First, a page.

How Lego Built a Comeback

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Pearson Education, Feb 1, 2010 - Business & Economics - 10 pages

With children growing up faster than ever and pop culture running rampant, Lego's little plastic bricks were inexorably losing appeal. The Danish toymaker lost its way when it tried to recast itself as a lifestyle brand, but a new leader brought a different vision of the future--and forced his idealistic managers to focus on the bottom line. Here’s what you can learn from their experience.

Today it seems almost unthinkable that as recently as 2004, the Danish toy colossus Lego was mired in debt, hemorrhaging losses, and fearful of a hostile takeover. After three-quarters of a century, how could such an icon of nurturing and creative play be in danger of failing? Its knobby little interlocking bricks were a fixture of nearly everyone’s childhood; churned out at a pace of 16 billion a year, they were so ubiquitous that there are some 62 of them for every man, woman, and child on the planet.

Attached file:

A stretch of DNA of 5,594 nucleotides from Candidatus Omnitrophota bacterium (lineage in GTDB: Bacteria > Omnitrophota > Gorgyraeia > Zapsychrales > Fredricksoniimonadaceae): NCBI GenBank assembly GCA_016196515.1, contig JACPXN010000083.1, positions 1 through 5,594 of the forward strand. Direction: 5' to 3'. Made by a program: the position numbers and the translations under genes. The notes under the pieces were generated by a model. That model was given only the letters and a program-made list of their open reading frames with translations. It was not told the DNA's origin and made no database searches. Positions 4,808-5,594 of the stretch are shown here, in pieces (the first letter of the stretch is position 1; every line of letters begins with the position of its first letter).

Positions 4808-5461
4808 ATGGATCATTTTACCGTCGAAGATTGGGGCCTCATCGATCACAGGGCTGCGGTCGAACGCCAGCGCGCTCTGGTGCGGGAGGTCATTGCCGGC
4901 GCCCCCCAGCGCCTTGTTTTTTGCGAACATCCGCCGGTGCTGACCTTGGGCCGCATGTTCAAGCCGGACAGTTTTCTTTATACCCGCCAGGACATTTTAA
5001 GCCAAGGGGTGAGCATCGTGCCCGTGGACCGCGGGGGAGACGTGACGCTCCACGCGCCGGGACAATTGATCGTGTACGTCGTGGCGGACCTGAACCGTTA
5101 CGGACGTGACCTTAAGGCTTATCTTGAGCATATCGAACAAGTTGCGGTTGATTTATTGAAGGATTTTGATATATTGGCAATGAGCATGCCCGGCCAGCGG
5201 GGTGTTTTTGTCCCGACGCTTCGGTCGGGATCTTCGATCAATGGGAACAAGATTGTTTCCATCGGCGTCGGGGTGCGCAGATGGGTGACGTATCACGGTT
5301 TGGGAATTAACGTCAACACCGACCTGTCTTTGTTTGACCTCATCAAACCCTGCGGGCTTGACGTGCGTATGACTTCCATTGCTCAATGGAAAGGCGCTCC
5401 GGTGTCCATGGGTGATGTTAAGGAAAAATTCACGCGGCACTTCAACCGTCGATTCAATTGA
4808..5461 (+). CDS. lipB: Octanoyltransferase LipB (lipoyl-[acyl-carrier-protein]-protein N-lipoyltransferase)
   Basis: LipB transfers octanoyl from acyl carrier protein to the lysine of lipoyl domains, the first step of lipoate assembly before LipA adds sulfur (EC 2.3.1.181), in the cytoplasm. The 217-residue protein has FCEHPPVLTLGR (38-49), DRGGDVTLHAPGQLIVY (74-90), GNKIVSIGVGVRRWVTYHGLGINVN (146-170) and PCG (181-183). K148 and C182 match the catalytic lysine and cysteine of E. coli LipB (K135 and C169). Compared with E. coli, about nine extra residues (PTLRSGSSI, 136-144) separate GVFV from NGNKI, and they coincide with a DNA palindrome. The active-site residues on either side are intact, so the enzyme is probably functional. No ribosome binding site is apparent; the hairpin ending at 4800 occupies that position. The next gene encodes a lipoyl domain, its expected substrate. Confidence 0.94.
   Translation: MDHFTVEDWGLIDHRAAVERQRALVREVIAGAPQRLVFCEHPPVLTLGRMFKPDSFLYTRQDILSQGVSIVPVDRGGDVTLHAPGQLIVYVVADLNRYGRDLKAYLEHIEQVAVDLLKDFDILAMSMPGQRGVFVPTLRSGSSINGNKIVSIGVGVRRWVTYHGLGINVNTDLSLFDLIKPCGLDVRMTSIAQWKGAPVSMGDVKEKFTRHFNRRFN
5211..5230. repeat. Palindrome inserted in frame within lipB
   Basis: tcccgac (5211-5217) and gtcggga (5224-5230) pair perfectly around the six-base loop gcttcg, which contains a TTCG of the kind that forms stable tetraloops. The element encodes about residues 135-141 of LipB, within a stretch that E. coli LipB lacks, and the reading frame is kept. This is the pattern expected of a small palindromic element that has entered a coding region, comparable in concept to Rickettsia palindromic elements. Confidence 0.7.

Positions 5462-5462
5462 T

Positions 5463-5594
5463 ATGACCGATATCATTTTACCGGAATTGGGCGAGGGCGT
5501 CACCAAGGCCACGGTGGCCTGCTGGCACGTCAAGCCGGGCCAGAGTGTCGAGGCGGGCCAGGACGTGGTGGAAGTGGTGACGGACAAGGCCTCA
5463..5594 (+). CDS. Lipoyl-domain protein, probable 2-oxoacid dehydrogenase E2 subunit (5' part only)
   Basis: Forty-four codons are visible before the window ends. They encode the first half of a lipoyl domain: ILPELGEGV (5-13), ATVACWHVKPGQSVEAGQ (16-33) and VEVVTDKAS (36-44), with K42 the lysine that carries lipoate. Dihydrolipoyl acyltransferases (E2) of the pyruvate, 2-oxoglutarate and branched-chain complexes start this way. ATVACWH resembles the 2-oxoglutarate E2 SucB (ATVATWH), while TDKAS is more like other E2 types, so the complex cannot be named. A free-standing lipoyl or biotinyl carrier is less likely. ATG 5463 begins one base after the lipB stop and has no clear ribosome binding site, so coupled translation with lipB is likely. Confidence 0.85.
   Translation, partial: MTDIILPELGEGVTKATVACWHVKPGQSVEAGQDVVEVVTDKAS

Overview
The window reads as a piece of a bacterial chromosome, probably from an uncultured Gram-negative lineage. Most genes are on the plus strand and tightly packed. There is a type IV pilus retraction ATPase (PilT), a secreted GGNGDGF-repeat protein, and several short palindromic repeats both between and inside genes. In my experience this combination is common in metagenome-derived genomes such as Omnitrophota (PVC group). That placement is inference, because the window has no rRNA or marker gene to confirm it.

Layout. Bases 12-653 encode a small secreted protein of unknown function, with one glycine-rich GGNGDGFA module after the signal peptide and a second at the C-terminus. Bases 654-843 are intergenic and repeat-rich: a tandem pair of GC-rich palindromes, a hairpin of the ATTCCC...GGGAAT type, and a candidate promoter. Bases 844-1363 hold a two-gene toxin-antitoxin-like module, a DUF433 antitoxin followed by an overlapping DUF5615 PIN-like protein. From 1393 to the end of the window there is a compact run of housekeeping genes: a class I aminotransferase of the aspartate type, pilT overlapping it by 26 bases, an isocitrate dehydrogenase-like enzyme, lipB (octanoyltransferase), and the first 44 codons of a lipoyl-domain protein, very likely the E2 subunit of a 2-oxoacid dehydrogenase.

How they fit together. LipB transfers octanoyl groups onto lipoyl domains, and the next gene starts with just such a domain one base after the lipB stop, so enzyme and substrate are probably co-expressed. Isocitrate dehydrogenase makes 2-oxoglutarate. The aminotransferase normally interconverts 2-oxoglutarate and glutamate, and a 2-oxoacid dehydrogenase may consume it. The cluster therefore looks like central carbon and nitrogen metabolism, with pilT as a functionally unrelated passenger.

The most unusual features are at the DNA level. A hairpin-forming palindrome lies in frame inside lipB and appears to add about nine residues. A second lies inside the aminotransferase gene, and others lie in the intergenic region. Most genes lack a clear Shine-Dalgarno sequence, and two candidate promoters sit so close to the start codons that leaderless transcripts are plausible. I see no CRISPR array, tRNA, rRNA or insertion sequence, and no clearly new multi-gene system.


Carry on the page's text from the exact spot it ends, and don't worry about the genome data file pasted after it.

Sadly, it was true. “It was a company that had lost its way,” says Jorgen Vig Knudstorp. And the story of how Knudstorp turned Lego around, to the point where it bucked the 2008 and 2009 global recession with stacked up sales and profits, has become a classic case study of a business recovery, with lessons for managers and leaders everywhere.

New Word City, publishers of digital originals, contributes 10 percent of its profits to literacy causes.


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Over the past 25 years, New Word City’s writers and editors--The New York Times, Newsweek, Time, Harper’s, and Wall Street Journal veterans--have turned out some of the bestselling business books of all time. Working closely with clients, the New Word City team has produced more than 70 books, of which more than 7 million copies have been sold. These titles have logged more than 500 weeks on The New York Times, BusinessWeek, and Wall Street Journal bestseller lists. Now they are telling the stories of some of the business world’s most inspiring and instructive leaders and companies.

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